• Anonymity: In relationship trading, the price requester reveals information to the counterparty, or counterparties in the case of a multi-dealer platform, about size and potentially even direction regardless of whether a trade is completed. The order book in a CLOB is anonymous. Aggregated volume at each price level is made available to participants through market data updates, but only once a trade is completed do the participants know the identity of their counterparty. Used strategically, anonymous trading can reduce execution costs.
  • Credit screening: To trade on Matching, participants must have credit access to the majority of a market by volume. This promotes strong communities with genuine trading interest. All pricing is firm, all-to-all, and with no last-look. This certainty of trade promotes trust and trader confidence.
Spot Matching and the FX market
Matching shows participants their credit-specific view of the single order book

How has Spot Matching evolved over time?

The Matching community started with interbank manual traders. Special dedicated keyboards and keypads with keys for “yours”, “mine”, “bid” and “offer” were created, and interacting with the market became second nature for traders.

As technology advanced, the first Matching API was created allowing computers to access the market. And with the growth of FX prime brokerage in the early 2000s, the Matching community was opened up for the first time to buy side asset managers and hedge funds.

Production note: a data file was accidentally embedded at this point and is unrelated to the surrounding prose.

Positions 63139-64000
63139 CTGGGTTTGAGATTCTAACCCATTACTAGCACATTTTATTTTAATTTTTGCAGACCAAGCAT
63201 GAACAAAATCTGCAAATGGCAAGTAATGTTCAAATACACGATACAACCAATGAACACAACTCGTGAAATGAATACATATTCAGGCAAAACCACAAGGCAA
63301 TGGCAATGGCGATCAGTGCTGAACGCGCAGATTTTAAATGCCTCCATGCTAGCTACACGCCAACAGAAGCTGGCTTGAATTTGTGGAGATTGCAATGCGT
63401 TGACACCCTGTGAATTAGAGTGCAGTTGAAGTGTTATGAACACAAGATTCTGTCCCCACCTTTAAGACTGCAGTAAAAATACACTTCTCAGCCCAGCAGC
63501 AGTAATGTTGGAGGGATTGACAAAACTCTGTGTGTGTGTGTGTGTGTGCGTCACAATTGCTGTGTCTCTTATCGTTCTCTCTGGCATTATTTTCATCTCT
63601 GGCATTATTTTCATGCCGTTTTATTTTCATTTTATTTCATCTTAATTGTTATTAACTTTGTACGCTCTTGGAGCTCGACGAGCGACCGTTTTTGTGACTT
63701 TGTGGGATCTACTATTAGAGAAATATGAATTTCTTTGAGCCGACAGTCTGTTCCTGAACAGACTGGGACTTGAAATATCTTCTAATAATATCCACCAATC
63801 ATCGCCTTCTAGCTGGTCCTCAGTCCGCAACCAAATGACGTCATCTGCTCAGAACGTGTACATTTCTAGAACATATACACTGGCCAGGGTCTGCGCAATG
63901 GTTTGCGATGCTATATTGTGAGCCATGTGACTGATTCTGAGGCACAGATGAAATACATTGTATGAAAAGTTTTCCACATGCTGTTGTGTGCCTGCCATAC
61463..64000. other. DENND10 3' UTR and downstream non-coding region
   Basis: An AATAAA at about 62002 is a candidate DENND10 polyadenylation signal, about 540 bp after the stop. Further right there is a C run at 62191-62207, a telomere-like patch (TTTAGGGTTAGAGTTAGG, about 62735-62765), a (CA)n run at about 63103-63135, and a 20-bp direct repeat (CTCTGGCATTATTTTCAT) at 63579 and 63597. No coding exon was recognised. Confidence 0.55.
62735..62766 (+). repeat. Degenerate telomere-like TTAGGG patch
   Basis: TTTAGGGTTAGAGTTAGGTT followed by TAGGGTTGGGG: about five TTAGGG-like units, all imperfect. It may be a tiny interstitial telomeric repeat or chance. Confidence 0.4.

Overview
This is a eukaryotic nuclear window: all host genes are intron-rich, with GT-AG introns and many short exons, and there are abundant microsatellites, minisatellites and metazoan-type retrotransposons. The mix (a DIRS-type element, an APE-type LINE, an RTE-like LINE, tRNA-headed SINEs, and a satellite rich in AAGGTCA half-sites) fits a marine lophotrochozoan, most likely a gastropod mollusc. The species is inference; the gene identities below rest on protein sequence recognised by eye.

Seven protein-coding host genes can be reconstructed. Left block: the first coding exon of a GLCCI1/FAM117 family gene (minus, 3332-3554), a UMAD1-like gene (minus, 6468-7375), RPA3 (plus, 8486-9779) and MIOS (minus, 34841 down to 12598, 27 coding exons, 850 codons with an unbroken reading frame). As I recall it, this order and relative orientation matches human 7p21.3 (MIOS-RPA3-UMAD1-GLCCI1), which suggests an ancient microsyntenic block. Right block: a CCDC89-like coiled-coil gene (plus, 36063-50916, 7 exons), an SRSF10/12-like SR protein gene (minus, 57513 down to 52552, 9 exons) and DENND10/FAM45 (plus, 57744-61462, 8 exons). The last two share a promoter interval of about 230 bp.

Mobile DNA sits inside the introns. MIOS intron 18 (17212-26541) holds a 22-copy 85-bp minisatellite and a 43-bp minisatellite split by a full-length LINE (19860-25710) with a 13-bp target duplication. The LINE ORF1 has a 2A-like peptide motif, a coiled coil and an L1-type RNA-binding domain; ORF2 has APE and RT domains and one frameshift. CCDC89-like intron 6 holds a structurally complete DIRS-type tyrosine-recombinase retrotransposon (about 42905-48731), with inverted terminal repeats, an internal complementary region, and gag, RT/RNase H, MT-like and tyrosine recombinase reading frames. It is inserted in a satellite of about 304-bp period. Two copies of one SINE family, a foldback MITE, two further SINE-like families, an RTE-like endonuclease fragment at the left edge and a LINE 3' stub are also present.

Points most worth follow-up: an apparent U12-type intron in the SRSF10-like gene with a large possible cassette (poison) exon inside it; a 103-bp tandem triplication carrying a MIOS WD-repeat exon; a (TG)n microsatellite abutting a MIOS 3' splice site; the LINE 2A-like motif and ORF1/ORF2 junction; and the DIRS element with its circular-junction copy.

With this new mix of participants across the buy and sell side and pricing via both manual and electronic channels, careful investments into the Matching platform were required to increase performance while maintaining fair access for all participant types.

This included a complete upgrade of the platform technology, new APIs, minimum quote life (MQL), more frequent market data updates, the launch of a proximity hosting service and more recently a new randomization mechanism for orders and faster market data via a new Matching Binary Multicast Feed.

As a result, manual traders enjoy a high certainty of execution when price-taking on Spot Matching, with fill ratios higher than API driven taking orders to trade.

In addition, since the launch of the randomization mechanism and the Matching Binary Feed, spreads have compressed and fill ratios have improved in general across the platform.

Spot Matching in today’s FX market

Today, Matching plays a pivotal role in the functioning of the FX market.

As the primary market in Commonwealth, Scandinavian, and Emerging Market pairs, its deep liquidity allows market participants to efficiently transfer risk.

And in times of market volatility, Matching volumes spike as traders seek firm pricing and certainty of execution.

Matching data is relied upon heavily. It is used as a reference rate in price discovery, the management of client orders, FX options contracts, WM/Reuters fixings and for determining the day’s high low range.

Central banks rely on Matching for price discovery and intervention capabilities. Banks and other market participants use Matching data in their pricing engines. And with over 70 percent of FX volumes executed electronically, these pricing engines are essential for servicing clients.

In its core currency pairs around the world, it will be hard to find a price that has not been shaped by the Matching rate.